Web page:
Felis ISSN 2398-2950

Disorders of sexual development

Synonym(s): Inter-sex, hermaphrodite, pseudohermaphrodite, sex-reversal, mosaic, chimera

Contributor(s): Gradil Carlos, Sophie Grundy, Autumn P Davidson


  • Abnormalities of sexual development and differentiation are complicated. Abnormalities of sexual development may involve one or more errors of chromosomal sex, gonadal sex, or phenotypic sex. Prior to considering the different inter-sex abnormalities it is vital that the definition of chromosomal, gonadal and phenotypic sex, is understood.
  • It is important to appreciate that normal sexual development requires interplay between the sex chromosomes (chromosomal sex), genes encoding for sexual differentiation (gonadal sex), subsequent hormone production and reproductive tract development (phenotypic sex). Abnormalities may occur anywhere along this chain of events resulting in atypical individuals. Individuals affected by abnormalities of sexual differentiation are therefore best described in terms of their chromosomal, gonadal and phenotypic sex.
  • Chromosomal Sex: Chromosomal sex defines or classifies an animal by the type of sex chromosomes that they have. Normal dogs and cats have two sex chromosomes; one sex chromosome should be received from each parent. A chromosomal female has two equivalent sex chromosomes (XX) and a chromosomal male has two differing sex chromosomes (XY). Chromosomal sex may also be referred to as karyotypic or genetic sex.
  • Gonadal Sex: Gonadal sex defines or classifies an animal by the type of gonads that they develop. Gonadal females have ovarian tissue, gonadal males have testicular tissue. Animals with a mixture of gonadal types, either an ovary and a testis, or an ovotestis are referred to as true hermaphrodites.
  • Phenotypic Sex: Phenotypic sex refers to the internal and external genitalia being female, male, or a combination of both.



  • Abnormalities of Chromosomal Sex: Chromosomal abnormalities may result from abnormal cell division or fusion. Trisomy refers to the presence of three sex chromosomes, monosomy one sex chromosome. The phenotypic sex of these individuals is generally male (XXY) or female (XXX or XO).
    • Mosaicismrefers to individuals with cell populations of different chromosomal constitution.
    • Chimerismrefers to an individual composed of two different cell populations derived from different zygotes. In mosaics and chimeras the type of gonadal sex that develops will vary with the proportion of XX and XY cells. Phenotypic sex will depend upon the subsequent function of the gonads present.
  • Abnormalities of Gonadal Sex: The genes responsible for gonadal sex development are still under investigation however; the presence or absence of the sex determining region (Sry) of the Y chromosome; and Dax-1 on the X chromosome are known to be important for gonadal sex development.
    • Animals with gonads that do not match their chromosomal sex are referred to assex-reversed.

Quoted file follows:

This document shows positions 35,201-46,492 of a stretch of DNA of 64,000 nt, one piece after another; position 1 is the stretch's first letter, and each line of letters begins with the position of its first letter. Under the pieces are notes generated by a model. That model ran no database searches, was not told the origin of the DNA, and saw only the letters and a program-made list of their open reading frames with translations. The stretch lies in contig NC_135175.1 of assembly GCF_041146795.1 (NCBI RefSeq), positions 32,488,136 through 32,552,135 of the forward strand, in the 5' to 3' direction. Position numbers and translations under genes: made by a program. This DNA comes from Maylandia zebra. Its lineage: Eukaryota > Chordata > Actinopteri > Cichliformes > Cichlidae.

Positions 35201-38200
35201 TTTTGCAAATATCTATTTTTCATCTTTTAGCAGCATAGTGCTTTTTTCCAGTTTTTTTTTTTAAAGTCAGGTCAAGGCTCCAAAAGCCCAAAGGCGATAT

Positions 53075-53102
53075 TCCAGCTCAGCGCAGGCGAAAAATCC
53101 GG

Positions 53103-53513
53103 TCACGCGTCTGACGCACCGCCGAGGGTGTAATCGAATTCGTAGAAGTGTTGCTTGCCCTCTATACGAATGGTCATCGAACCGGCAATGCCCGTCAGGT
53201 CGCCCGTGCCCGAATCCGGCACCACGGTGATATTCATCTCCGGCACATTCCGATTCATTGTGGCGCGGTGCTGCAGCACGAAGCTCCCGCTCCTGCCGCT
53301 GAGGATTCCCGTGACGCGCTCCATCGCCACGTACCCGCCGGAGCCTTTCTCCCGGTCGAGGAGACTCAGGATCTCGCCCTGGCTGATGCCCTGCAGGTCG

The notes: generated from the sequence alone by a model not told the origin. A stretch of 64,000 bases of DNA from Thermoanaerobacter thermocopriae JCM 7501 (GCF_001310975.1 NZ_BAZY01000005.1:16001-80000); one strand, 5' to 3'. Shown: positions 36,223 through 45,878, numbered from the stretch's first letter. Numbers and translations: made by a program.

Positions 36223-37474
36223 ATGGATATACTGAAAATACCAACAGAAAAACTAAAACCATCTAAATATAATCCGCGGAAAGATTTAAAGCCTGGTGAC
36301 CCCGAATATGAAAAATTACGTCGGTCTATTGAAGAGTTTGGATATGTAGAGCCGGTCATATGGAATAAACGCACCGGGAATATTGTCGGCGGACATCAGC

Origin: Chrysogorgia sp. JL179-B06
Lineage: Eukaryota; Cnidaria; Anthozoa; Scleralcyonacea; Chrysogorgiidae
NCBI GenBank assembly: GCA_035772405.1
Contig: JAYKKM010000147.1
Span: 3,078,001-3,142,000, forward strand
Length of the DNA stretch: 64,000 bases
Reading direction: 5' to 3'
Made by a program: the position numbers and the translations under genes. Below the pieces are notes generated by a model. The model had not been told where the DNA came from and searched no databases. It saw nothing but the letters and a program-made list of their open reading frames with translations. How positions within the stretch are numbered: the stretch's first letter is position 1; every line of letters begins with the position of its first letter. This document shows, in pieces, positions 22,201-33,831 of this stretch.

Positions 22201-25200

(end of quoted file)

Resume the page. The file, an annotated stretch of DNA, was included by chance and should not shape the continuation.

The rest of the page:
• XX hermaphrodites have both testicular and ovarian tissue.
    • XX males have testicular tissue only.   
  • Abnormalities of Phenotypic Sex: The development of the phenotypic sex (internal reproductive tract, accessory sex glands and external genitalia) is dependant upon the presence or absence of testicular tissue.
    • In the absence of testes the internal reproductive tract and external genitalia will develop as a female from the mullerian ducts.
    • If testes are present, testosterone and mullerian inhibiting substance (MIS) are released. Under the influence of MIS and testosterone the internal reproductive tract, and external genitalia will develop as a male from the wolffian ducts, and the 'female' mullerian ducts will regress.
    • Pseudohermaphrodites have chromosomal and gonadal sex that agrees, but ambiguous internal or external genitalia.
    • Female pseudohermaphrodites are XX, with bilateral ovaries and masculinized androgen responsive organs.
    • Male pseudohermaphrodites are XY with bilateral testes yet have some degree of female internal or external genitalia. These animals result either from a failure of Mullerian duct regression or failure of androgen-dependent masculinization.


  • Female pseudohermaphroditism may result from in utero exposure to exogenous androgens or progestagens during the time of internal and external genitalia development (typically 34-46 days post LH surge).


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Further Reading


Refereed papers

  • Recent references from PubMed and VetMedResource.
  • Amo An, De Luca J & Zufriategui L et al (2001) Male pseudohermaphroditism in a dog: a case report. Com Therio (1), 1-11 ResearchGate.

Other sources of information

  • Meyers-Wallen, VN (2001) Inherited Abnormalities of Sexual Development in Dogs and CatsRecent Advances in Small Animal Reproduction, IVIS (www.ivis.org), New York, USA.